The link below is to an article that takes a look at the origins of the Merriam-Webster’s Dictionary.
The link below is to an article that takes a look at the power of dictionaries.
The link below is to an article that considers the role of the Oxford English Dictionary in the digital age – can it survive?
Words and expressions come and go. Sometimes you can understand why they don’t linger. It’s hard to imagine there was ever much call for peristeronic, “suggestive of pigeons” – and there’s no evidence that gymnologize, “to argue whilst naked”, or decacuminated, “having the tops cut off”, have even been used.
Words of such spectacular pomp and pointlessness only ever had lives inside dictionaries (early lexicographers were notorious for making them up).
But sometimes we seem to let extremely useful expressions drop by the wayside. Humans suffer from a kind of congenital leximania, an irresistible passion for creating new words (such as leximania). In our lust for neologisms we lose sight of those expressions already doing a very fine job.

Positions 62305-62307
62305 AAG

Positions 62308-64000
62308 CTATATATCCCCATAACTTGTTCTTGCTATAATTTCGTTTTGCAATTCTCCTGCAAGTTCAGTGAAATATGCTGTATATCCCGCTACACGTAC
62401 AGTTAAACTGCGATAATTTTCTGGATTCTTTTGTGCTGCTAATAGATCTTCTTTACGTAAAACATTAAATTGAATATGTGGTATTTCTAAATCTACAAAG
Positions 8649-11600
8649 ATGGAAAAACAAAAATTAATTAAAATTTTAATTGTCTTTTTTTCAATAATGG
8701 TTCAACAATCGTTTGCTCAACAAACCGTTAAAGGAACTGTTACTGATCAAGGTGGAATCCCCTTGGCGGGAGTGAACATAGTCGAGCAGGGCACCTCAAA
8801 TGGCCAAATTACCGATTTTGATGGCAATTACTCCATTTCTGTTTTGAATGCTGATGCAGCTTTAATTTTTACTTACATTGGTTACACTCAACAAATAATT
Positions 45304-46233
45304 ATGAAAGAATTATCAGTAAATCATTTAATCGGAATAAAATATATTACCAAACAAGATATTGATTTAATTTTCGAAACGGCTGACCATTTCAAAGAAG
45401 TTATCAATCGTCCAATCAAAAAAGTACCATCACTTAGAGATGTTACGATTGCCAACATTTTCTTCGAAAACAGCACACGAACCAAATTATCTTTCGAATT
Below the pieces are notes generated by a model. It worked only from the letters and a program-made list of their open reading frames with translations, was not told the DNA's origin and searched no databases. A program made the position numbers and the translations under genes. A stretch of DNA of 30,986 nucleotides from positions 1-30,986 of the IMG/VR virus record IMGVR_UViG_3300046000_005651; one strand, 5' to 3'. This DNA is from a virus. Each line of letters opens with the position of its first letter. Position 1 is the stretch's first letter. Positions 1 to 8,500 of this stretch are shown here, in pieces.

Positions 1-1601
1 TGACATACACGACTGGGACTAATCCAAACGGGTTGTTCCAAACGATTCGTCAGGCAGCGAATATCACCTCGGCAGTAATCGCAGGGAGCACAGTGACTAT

Here is a handful of such words – they have political applications and are today as apt and as ept as they ever were.
Political smutting and besmearing
Now is not the time to let roorback go – a neatly packaged expression that covers any false report, or slander, propagated for political purposes.
It derives from the name of a fictitious author Baron von Roorback. Published in 1844, his account of a gang of slaves destined for the Louisiana sugar mills was intended to disgrace James K. Polk, the Democratic candidate for president of the United States. The humbug was exposed, but usually the timing of roorbacks is such that they can’t be detected before voters go to the polls.
Clearly, spreading disparaging furphies for political gain is not new. The word was popular throughout the 19th century, even used a little into the 20th century, before it quietly shuffled off the lexical coil.
But today’s digital world is providing the perfect ecosystem for the roorback to flourish. A word for “political dirty tricks” – how could we let that one go?
Monumental talknophical assumnacy
Snollygoster is another wonderful creation to come out of the USA (around the same time as roorback). It could refer generally to smart people without principles, but its reference narrowed rather quickly to the crafty and unprincipled politician. The definition provided by the Columbus Dispatch (October 28, 1895) is worth repeating in full: